In order to benefit from the remittance basis, every tax year you will need to make a claim on your tax return. You do not need to make a claim in the following circumstances: a) Your unremitted ‘relevant’ overseas income and gains is less than £2000; OR b) if you meet all the following conditions: (i) you have no ‘UK income or gains’ for the tax year other than taxed investment income of no more than £100 gross; (ii) you have no ‘relevant income’ or ‘gains’ remitted to the UK in the tax year; and iii) you have been resident in the UK for not more than six years or you are less than 18 years of age
• An individual who claims the remittance basis for any tax year is not entitled to any personal reliefs (e.g. personal allowance) for that tax year and is not entitled to the annual exemption for capital gains tax.
• The remittance basis applies to foreign capital gains and income. It cannot be claimed for gains or income in isolation.
• The remittance basis can be claimed on a tax year basis i.e. you could opt to claim remittance basis for a particular year but could choose to pay tax on ‘arising’ basis the next year.
• The definition of what constitutes ‘remittance’ is very wide and includes virtually anything a ‘relevant person’ brings in, receives in the UK.
Unremitted income and gains
So what about the unremitted foreign income and gains? Whether or not you opt for the remittance basis, as a non-domiciled tax resident you are liable to disclose your unremitted overseas income and gains over £2,000. Where do not opt for the remittance basis you’re liable to pay tax on arising basis. Should you wish to pay tax on arising basis, you could claim a credit (Foreign Tax Credit Relief) for all or part of the foreign tax paid against any UK tax due. In many cases this will be covered by a Double Taxation Agreement (DTA) with the country in which you have paid the foreign tax. Where no treaty exists, the UK rules allow unilateral tax credit relief. So, in many cases you will find choosing the ‘arising’ basis a better option, the only change being some additional accounting computation work.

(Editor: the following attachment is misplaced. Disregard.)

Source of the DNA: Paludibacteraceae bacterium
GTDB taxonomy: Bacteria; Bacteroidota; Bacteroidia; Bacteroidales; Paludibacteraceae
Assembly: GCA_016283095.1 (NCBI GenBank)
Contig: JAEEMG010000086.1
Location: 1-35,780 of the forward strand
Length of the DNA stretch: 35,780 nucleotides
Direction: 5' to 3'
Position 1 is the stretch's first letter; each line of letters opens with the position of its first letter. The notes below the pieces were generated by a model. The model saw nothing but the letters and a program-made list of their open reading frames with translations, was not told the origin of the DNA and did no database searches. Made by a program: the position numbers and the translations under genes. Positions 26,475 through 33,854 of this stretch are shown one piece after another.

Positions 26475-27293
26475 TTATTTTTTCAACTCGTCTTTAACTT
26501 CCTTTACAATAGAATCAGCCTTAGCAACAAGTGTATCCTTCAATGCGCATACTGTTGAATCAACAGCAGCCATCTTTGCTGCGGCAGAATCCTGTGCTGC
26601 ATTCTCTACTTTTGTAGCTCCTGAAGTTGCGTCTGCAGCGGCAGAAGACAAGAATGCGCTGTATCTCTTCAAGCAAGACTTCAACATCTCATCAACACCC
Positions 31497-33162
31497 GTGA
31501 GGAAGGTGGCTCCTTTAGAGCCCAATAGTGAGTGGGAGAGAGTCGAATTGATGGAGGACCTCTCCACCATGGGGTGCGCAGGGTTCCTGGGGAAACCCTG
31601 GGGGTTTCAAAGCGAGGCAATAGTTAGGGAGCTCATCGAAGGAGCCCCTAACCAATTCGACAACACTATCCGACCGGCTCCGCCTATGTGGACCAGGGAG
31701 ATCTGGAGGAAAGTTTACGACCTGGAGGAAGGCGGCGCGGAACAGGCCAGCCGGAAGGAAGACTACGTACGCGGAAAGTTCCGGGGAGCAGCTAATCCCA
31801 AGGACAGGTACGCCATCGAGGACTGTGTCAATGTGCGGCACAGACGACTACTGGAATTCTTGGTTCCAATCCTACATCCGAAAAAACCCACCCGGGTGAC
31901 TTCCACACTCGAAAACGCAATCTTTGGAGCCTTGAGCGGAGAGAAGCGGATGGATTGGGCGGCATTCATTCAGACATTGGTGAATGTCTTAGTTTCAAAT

The FA 2012 sweetener
Even if you opt for the remittance basis, you could still escape UK tax on the remittance made under a new law effective April 2012. Called Business Investment Relief, if the qualifying conditions are met, such remittances will not constitute ‘remittance’ and will not, therefore, be taxed. Broadly the conditions are:
a) The remittance must be in the form of an investment (in the form of shares or a loan) in to a ‘qualifying company’ that meets the eligibility conditions for the relief
b) The investment must be made within 45 days of your foreign income and gains being brought to the UK
c) No relevant person is able to obtain benefits, either directly or indirectly, that are attributable to the investment
d) You must make a claim for the relief from UK tax on your Self Assessment tax return in the year of investment
e) Upon disposal of the investment the proceeds (up to the amount of the investment) should be taken offshore or be re-invested in another qualifying investment within 45 days.
And then of course, as with any piece of tax legislation, there is the universal tail-end rider: the investment must not be made as part of a scheme or arrangement, the main purpose of which is tax avoidance.
Eligible trading company: In order to claim this relief the target company should be a private limited company:
a) Carrying on a commercial trade, or
b) One that is preparing to do so within 2 years of remittance, and
c) Carrying on commercial trade is what it does or substantially does
There are then elaborate anti-avoidance rules, called chargeable events, that would reverse the relief unless mitigation steps are taken.
HMRC does offer an advance assurance scheme where the remittance basis user could make a request to HMRC for opinion on whether a planned investment would be treated as a qualifying investment under the business investment relief provisions.
Watch this space for detailed analysis of the business investment relief provisions.